FTSE 350 DB deficits could be 'off the balance sheet' within six months

Dividends of firms with DB schemes continue to rise as deficits fall

Jonathan Stapleton
clock • 1 min read
Barnett Waddingham's Simon Taylor says this puts the scale of company DB scheme liabilities into perspective
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Barnett Waddingham's Simon Taylor says this puts the scale of company DB scheme liabilities into perspective

FTSE 350 defined benefit (DB) deficits could be a thing of the past with just six months of dividend payments, latest analysis by Barnett Waddingham reveals.

The consultancy said dividends paid by FTSE 350 firms with a DB pension scheme rebounded from the Covid-crash last year, bouncing to £70.7bn in 2021.

It said this dividend recovery was likely to continue this year - with latest research from Link Group expecting full year dividends paid by the main market to hit £97.4bn this year. Barnett Waddingham said the pattern would be the same for FTSE 350 firms with a DB scheme, even though a full-year figure was not yet available.

Barnett Waddingham said the aggregate buyout pension deficit for those DB schemes had also dramatically improved - from £185bn in December 2021 to around £28bn at 30 September 2022.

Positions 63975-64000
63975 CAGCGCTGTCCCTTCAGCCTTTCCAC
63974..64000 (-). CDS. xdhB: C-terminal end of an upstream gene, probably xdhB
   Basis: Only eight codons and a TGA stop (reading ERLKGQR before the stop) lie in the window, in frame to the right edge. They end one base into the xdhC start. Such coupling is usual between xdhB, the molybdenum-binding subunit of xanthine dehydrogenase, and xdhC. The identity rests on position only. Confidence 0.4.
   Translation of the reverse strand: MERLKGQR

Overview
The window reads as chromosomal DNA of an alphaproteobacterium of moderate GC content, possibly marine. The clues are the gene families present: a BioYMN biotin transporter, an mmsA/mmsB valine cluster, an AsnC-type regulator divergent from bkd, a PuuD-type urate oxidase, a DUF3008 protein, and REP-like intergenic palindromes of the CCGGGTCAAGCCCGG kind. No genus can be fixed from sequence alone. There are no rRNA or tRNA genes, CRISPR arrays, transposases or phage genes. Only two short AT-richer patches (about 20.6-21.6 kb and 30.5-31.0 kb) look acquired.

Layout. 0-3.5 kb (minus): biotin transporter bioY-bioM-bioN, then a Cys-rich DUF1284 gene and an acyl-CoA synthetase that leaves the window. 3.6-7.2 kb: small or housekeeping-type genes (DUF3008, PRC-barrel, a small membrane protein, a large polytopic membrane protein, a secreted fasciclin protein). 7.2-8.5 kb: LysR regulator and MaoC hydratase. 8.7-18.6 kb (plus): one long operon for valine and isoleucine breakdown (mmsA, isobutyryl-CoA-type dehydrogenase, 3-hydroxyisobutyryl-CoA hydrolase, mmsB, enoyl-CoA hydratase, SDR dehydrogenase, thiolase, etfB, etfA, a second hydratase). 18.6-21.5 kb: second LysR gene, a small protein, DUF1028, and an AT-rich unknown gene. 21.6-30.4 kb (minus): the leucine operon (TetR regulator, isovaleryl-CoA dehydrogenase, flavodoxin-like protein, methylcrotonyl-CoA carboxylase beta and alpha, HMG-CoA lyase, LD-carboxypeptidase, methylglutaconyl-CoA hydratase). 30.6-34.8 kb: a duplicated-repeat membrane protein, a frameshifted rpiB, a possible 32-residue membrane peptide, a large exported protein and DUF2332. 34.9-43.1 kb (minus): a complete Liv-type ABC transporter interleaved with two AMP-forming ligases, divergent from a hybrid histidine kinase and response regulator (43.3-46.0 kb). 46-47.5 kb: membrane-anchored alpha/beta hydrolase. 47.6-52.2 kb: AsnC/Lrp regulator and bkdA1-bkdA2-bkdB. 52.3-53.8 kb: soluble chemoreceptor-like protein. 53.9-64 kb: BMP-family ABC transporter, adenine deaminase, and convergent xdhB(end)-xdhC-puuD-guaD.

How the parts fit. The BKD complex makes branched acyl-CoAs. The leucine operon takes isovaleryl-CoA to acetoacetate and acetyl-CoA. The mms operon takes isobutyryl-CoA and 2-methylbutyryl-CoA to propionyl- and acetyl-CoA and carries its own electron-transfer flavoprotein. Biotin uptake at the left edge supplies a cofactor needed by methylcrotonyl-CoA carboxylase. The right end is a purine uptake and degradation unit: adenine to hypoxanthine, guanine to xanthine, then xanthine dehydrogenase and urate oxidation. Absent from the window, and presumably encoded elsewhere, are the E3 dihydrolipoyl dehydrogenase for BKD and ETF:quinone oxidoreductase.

It said that in December 2021 it would have taken 16 months of dividend payments to remove DB scheme risk but says the improvement in DB scheme funding positions now puts that figure closer to three to six months.

Barnett Waddingham partner Simon Taylor said: "While this may be more of a thought experiment than a plan, it puts into perspective the scale of DB scheme liabilities for companies. For many, only a small proportion of dividend payments would need to be reallocated to bring schemes to buyout.

"Given the recent volatility in the pensions market, companies are likely to want to get schemes off their balance sheet and over to an insurer or consolidator as soon as possible. This would enable companies to focus on their day job rather than managing legacy pension risk. And its likely shareholders would be amendable too; only a brief reduction in dividends to remove exposure to DB pension risk forever."

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